In a revealing book showing the startling connections between national politics and Hollywood movies, Lary May offers a bold, fresh interpretation of American culture from the New Deal through the Cold War. Many still believe that Depression-era films served merely as a distraction from real problems . However, May shows that many of these movies were part of a cultural dialogue that reinvigorated a democratic spirit, creating an alternative vision of the nation. Audiences desired to find a new life in a mass culture outside established institutions. As a result, upstart movie makers made large profits with productions such as those of the Cherokee humorist Will Rogers, the populist director Frank Capra, the urban comic dramas featuring The Thin Man , and musicals like 42nd Street . That inclusive vision of America was t simply confined to the screen. It spurred shifts in design from the lavish exotic movie theatre to the more democratic, streamlined style associated with civic renewal. Inside Hollywood, personnel formed unions that supported New Deal reforms. May also argues that during World War II and the Cold War, conservatives and liberals reshaped the vibrant utopian flavour of Hollywood. Drawing on industry documents and Central Intelligence Agency reports, he shows how genres such as the road stories of Bing Crosby and Bob Hope, and the war and western productions of stars like John Wayne and Ronald Reagan undermined the egalitarianism of the thirties. They validated a new corporate order and a homogeus consumer ethos. In the final chapter, May discusses how liberal artists such as Billy Wilder and stars like Marilyn Monroe and James Dean challenged the new consensus, setting the stage for the counterculture of the sixties and the conservative reaction that followed.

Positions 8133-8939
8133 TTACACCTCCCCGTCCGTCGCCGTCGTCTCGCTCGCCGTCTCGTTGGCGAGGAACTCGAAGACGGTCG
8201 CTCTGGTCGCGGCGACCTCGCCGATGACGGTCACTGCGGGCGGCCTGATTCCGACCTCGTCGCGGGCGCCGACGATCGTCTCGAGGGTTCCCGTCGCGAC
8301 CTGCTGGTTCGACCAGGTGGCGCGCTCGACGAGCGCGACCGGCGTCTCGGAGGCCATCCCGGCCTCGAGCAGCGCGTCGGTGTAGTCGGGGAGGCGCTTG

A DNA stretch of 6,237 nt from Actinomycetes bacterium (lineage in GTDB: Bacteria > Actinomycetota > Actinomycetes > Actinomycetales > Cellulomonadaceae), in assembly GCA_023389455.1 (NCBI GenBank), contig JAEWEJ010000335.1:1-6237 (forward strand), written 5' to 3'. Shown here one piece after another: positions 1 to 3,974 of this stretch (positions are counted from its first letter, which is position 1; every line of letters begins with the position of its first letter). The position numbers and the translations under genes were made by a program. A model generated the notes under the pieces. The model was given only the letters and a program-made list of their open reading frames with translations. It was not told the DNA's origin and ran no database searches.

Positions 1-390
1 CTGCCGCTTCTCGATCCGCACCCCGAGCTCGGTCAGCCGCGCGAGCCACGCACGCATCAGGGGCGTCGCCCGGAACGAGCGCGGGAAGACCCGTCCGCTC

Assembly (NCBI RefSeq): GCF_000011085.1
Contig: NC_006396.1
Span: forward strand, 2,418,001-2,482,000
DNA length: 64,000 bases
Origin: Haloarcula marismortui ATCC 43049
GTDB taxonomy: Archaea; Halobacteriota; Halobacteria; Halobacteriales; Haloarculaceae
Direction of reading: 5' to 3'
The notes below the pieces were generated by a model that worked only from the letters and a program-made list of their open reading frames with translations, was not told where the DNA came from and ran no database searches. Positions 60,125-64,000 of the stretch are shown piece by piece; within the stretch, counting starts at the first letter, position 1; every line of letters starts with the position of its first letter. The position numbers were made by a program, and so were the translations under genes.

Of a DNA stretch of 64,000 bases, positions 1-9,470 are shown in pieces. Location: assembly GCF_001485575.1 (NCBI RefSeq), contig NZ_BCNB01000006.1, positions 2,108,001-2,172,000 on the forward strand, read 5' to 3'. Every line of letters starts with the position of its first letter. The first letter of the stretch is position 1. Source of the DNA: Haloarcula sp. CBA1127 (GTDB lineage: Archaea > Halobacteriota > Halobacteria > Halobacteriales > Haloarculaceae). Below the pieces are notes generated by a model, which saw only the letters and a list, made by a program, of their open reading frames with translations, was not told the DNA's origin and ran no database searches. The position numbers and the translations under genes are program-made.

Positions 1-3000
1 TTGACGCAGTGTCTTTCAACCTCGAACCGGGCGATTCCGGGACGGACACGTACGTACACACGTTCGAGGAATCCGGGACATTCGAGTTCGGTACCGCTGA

Lary May is professor of American studies at the University of Minnesota. He is the author of Screening Out the Past and editor of Recasting America.